Andy (Hi, Andy!) writes:
> Nobody is going to listen to an entire contest.
> However, there are certain logs that raise a red flag.
> Listening to select portions is all you need to do.
Of course, this means you're going to have to find the section you're
looking for in 48 hours of recorded, but not necessarily time stamped
material. It will also bring up an entirely new form of post contest
massaging, adding white noise and QRN to sections of your contest
performance you may not be proud of. After all, if the cheaters are in for a
penny, they'll be in for a pound. The problem isn't the cheating, it's the
> Look how many people were impressed with what CN2R did with his logs.
Yes, indeed, it's a very impressive job, and a lot of work, and everyone
involved should be congratuated. However, this is one station. CQ WW (for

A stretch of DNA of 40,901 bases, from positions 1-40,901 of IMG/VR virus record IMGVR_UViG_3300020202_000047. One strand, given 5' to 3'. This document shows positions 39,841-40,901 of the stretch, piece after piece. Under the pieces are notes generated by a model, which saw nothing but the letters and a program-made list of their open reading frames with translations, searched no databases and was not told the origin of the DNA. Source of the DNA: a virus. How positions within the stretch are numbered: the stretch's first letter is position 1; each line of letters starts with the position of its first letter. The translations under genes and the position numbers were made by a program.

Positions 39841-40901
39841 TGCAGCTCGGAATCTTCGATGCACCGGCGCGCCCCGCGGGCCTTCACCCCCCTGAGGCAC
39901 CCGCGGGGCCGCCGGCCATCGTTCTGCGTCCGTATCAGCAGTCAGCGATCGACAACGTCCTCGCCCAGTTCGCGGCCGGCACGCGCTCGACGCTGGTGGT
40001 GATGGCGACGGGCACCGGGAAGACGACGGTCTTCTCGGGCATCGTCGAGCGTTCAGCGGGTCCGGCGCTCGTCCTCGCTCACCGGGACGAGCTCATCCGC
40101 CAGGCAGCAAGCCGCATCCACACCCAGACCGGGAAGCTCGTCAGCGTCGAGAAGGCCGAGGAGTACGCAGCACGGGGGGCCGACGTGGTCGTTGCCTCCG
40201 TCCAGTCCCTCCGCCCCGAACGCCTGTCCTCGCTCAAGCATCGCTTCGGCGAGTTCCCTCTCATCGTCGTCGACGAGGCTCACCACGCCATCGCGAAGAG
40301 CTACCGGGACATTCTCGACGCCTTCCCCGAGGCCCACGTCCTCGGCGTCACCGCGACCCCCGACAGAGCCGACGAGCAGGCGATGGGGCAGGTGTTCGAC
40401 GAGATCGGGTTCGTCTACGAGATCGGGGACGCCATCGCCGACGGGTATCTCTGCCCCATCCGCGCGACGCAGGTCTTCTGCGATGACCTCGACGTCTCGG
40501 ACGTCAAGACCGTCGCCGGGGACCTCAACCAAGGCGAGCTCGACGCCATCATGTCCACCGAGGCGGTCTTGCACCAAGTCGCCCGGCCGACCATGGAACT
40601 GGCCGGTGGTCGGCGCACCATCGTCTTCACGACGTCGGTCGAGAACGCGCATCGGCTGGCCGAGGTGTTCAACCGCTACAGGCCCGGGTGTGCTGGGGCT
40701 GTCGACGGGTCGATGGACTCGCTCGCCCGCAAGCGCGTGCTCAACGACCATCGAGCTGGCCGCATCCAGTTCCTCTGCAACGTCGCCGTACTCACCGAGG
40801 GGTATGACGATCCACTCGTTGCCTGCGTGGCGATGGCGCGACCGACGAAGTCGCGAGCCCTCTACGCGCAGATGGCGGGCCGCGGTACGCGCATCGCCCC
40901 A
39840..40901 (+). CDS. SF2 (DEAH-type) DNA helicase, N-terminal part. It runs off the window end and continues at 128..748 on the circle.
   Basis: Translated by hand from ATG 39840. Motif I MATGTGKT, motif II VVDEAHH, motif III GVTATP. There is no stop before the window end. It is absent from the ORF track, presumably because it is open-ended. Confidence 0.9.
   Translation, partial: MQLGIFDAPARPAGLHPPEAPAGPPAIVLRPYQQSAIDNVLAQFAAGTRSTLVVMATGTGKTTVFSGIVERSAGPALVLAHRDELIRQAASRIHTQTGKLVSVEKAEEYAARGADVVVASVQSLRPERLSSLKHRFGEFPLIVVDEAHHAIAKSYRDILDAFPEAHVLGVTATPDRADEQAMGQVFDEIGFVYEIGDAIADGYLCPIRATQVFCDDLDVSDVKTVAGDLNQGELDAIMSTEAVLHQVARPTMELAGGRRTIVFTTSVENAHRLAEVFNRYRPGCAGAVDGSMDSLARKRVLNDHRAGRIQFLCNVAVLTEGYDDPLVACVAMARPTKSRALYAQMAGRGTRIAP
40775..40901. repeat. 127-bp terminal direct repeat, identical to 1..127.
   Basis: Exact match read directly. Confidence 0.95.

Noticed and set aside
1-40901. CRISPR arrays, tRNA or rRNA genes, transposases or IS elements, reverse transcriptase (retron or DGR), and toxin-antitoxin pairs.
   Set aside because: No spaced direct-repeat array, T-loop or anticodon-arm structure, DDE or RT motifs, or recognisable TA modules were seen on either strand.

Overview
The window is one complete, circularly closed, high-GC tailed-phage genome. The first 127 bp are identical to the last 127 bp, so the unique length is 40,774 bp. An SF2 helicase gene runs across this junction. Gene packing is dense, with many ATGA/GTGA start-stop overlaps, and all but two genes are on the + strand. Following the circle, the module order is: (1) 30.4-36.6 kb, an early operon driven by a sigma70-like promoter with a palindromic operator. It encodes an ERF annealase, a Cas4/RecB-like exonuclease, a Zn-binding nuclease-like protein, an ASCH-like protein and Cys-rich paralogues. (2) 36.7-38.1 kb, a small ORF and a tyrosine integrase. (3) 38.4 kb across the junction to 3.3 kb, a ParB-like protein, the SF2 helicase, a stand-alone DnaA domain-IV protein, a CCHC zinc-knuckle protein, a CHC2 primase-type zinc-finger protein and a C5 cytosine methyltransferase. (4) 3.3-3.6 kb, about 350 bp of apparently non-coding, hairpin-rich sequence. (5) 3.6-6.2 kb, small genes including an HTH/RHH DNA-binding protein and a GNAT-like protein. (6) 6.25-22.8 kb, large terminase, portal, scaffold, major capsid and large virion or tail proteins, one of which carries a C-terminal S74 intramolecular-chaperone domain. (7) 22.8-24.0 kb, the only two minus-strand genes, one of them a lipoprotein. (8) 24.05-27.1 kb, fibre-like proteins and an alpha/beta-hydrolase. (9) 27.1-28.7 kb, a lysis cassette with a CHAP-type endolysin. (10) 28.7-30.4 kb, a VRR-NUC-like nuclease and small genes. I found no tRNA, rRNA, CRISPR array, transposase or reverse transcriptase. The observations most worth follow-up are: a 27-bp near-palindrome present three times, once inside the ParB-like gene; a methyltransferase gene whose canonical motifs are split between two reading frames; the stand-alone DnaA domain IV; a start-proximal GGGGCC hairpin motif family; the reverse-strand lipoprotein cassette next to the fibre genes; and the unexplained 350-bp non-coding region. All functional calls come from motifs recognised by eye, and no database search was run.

example) has close to 40 categories. Multiply that by 5, and we have a lot
of electrons sitting idly by.
In addition, you won't be able to limit it to just 5--because no one knows
who the top 5 are going to be in any given category until the contest is
over. You're really going to have to expect the top 15 or so to record.
Eventually, you'll want everyone to do it.
It is my contention that the sport of amateur radio contesting has enough
barriers to entry as it is. The quest and desire for good antennas, radios,
computers (and contest logging software), not to mention great innovations
such as SO2R bites only a few new people each year. Instead of concentrating
on those few bad eggs who linger around the fringes of the top, we need to
do much more work to bring "the average ham" into our favorite part of this
hobby, before it dies a slow, painful, ignominous death.
Again, no matter what we do to stop cheating, there will always be some
social misanthropes who cheat. Yes, they're wrong, and yes, life is not
fair. But we need to strike a common sense balance between what we do about
it, and how we act and react to the individuals who perform such acts.
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